Doctor to have a year off work – but there will be no time to relax

Time off: Shakif Shakur will have a year off fulltime work at Campbelltown Hospital after receiving an $80,000 grant. Picture: Chris Lane
Time off: Shakif Shakur will have a year off fulltime work at Campbelltown Hospital after receiving an $80,000 grant. Picture: Chris Lane

A year off from full-time work seems like a dream scenario for most people.

Wake up late, wear pyjamas all day, watch Days of Our Lives or re-runs of Married at First Sight – the possibilities are endless.

However, Glen Alpine resident Shakif Shakur said he plans to spend his 12 months off work a bit more productively.

The Campbelltown Hospital junior doctor recently received more than $80,000 in funding as part of the 2018 Westpac Future Leaders Scholarship.

There were only 17 people Australia-wide who received grants as part of the scholarship – which offered successful applicants up to $120,000 in funding.

The money will be spent on furthering his research into public health issues affecting disadvantaged communities

The 26-year-old he would also use the money to take a year off full-time work and concentrate on his masters degree and teaching.

“I start my masters this week and I have a job teaching medical students at Western Sydney University twice a week,” the young doctor said.

“But it’s going to be nice having a break from full-time work.”

Dr Shakur said he didn’t have to look to far beyond the hospital walls for examples of public heath issues affecting disadvantaged communities.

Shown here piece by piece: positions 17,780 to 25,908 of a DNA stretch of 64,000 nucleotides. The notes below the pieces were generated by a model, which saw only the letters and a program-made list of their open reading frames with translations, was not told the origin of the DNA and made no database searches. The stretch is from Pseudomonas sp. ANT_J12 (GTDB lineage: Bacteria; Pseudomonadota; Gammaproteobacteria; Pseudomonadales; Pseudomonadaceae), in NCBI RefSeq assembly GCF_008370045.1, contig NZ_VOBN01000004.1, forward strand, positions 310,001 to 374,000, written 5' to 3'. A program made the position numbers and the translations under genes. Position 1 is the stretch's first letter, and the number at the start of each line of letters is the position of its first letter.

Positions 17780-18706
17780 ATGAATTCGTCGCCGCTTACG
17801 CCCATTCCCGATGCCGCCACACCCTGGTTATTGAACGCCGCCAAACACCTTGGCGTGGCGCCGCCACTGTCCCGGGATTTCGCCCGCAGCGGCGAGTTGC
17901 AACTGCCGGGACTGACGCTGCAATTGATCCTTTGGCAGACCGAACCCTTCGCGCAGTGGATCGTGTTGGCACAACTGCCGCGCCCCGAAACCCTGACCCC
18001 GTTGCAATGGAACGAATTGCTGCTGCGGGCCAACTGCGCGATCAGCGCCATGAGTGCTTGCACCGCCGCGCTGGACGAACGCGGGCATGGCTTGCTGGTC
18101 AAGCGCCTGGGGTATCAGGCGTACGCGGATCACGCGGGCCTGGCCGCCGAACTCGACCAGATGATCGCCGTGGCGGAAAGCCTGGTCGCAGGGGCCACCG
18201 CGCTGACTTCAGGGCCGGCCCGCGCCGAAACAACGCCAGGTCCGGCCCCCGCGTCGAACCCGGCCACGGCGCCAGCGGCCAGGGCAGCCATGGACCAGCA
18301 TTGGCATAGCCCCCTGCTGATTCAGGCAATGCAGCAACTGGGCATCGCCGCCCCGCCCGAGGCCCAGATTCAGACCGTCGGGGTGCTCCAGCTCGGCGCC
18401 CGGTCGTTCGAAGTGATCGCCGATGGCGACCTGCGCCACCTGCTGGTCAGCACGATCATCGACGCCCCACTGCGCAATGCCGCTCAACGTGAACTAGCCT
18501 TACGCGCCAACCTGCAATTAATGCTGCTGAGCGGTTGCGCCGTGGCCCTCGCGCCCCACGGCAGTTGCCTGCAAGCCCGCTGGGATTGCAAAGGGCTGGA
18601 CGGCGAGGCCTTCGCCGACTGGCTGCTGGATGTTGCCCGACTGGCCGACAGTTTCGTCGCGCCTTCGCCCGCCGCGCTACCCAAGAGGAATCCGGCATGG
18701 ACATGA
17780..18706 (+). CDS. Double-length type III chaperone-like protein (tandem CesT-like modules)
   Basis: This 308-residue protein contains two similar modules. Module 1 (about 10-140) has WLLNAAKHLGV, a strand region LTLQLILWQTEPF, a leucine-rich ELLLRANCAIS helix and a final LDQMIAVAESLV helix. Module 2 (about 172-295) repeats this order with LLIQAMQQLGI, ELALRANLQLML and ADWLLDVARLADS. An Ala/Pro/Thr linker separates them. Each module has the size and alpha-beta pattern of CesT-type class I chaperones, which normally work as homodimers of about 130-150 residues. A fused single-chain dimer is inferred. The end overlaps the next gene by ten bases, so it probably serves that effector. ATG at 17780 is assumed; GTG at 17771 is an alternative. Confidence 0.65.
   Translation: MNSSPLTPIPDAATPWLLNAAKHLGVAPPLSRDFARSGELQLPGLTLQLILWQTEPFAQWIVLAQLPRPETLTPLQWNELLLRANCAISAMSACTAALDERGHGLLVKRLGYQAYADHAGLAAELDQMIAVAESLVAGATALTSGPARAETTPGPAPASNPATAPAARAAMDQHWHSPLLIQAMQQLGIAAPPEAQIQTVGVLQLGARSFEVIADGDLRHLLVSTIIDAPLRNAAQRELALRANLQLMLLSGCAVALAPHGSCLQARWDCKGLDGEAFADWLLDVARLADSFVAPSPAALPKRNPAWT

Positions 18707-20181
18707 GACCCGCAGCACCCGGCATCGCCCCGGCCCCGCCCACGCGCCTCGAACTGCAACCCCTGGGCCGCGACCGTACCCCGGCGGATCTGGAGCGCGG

“South west Sydney is an area of disadvantage,” he said.

“I can see myself being involved and working in the area long term. It’s where I can make a difference.

“Public health is an area where I feel I can make a contribution.”

By his own admission, Dr Shakur is “a bit over-ambitious”.

But with a resume like his – before he even hit 30 – it’s fair to say that ambition has paid off.

After graduating Hurlstone Agricultural High School – where he was also school captain in 2009 – he spent the next five years at WSU completing his medical studies.

He hoped his story could also inspire those in the local area, and change the perceptions held by those outside of Macarthur.

“South west Sydney gets a lot of flack but I want to be an example of what can come out of here,” he said.

“All my education has been here (in Campbelltown) and it has been great.”

As part of his year off, Dr Shakur will also travel overseas to further his knowledge about public health and how it impacts disadvantaged communities.

His destination hasn’t been decided yet, though a possible internship at the World health Organisation could be on the cards.

Dr Shakur said the aim was to return to fulltime work at Campbelltown Hospital by February next year.